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    Thanks for the replies so far. I'll start looking into 1100 20 gauges, specifically the LW versions. The Benelli and others with the inertia system are off the table. They don't reduce recoil and i can make a Benelli malfunction at will. I'm a rifle guy myself, not much of a shotgunner. Are there measurements I can take (arm length, etc.) to guide length of pull recommendations?
     
  23. entropy

    entropy Member

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    Tri-Star Raptor. I bought one for our county 4-H for the kids that hadn't shot a shotgun or Trap before. I shot a few rounds with it, and I was impressed. Most kids bring their own, often a twelve, but a few that didn't bring a gun shot it, and liked it.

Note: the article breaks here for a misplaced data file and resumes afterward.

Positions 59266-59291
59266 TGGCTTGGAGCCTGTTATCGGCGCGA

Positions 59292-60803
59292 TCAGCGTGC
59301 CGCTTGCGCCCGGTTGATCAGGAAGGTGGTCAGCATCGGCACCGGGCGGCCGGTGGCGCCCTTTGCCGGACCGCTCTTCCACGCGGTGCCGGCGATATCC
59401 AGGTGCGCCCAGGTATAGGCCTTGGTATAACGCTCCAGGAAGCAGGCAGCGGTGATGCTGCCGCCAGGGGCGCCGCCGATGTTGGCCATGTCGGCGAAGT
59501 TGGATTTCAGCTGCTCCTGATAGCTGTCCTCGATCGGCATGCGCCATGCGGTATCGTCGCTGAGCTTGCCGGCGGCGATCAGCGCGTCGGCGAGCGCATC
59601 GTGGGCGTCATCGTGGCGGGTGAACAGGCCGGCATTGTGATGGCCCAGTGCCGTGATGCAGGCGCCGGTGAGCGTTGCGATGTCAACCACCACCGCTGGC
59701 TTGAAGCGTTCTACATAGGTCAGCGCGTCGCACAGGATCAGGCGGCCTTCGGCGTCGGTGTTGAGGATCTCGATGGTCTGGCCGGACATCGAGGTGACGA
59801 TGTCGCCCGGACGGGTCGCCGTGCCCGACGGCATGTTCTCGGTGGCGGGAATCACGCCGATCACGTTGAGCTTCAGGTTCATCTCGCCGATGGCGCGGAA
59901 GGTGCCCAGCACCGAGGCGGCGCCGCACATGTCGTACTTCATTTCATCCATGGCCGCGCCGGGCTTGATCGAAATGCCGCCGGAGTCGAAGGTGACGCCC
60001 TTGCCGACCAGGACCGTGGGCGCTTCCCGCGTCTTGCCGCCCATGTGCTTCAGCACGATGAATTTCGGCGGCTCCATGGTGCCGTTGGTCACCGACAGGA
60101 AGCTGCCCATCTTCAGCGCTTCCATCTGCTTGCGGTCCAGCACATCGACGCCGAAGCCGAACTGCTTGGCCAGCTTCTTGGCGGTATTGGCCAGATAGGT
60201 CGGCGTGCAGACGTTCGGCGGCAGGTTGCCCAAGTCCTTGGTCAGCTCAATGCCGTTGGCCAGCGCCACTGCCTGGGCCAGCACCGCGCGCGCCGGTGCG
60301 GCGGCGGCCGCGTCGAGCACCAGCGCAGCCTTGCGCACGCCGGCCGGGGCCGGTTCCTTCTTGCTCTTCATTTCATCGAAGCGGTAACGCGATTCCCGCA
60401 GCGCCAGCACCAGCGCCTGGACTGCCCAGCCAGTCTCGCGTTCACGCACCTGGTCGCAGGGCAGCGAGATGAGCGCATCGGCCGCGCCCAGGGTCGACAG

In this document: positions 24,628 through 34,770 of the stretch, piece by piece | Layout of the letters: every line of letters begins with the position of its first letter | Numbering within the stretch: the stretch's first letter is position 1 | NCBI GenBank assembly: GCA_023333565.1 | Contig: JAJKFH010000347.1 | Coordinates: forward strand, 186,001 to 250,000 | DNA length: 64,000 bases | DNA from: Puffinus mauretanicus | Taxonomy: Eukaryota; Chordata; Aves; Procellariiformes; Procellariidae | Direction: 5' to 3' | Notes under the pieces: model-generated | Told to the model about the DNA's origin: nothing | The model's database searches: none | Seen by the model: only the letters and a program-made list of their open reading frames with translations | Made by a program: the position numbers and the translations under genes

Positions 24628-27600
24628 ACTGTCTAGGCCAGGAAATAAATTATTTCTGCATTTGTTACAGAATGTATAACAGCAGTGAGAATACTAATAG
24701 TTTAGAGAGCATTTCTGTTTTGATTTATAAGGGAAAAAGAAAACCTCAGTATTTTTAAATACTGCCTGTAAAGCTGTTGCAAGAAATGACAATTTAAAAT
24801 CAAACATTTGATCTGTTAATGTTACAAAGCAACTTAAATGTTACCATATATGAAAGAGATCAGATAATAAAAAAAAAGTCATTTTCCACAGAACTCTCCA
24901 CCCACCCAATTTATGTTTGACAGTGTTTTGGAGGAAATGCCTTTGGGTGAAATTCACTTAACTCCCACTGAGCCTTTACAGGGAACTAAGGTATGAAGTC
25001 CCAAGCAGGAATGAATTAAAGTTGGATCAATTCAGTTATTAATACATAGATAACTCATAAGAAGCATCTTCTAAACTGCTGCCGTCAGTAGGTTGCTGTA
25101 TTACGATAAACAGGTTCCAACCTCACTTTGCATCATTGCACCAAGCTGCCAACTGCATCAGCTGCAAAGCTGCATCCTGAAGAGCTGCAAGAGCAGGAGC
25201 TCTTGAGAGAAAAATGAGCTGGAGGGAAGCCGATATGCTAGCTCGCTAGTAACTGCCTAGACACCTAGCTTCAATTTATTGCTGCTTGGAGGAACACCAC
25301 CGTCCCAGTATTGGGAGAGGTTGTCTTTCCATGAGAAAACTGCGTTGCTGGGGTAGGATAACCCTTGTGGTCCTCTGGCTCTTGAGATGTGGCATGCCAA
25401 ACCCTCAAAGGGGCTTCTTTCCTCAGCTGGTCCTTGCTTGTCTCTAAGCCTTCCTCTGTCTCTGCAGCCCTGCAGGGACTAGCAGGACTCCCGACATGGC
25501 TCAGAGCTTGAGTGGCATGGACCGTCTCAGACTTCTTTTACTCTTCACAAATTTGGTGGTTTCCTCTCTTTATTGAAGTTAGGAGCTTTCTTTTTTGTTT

Second would be an 1100LW. Of the two in the poll, the Weatherby.

    At 5' the LOP should be @ 12-13". Any longer makes it awkward for a kid that size to shoot.
     
  24. Virginian

    Virginian Member

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    In Remingtons, look for an LT 20. The LW was superseded by the LT in 1977, and the guns made today have the same parts as the first ones made in 1977, so barrels and other parts are a drop in swap.
     
  25. cdb1

    cdb1 Member

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    One drawback to the 1100 is you need two barrels if you want to shoot 2.75" and 3" shells. I also don't think they recoil less than an SA-08, everything being equal.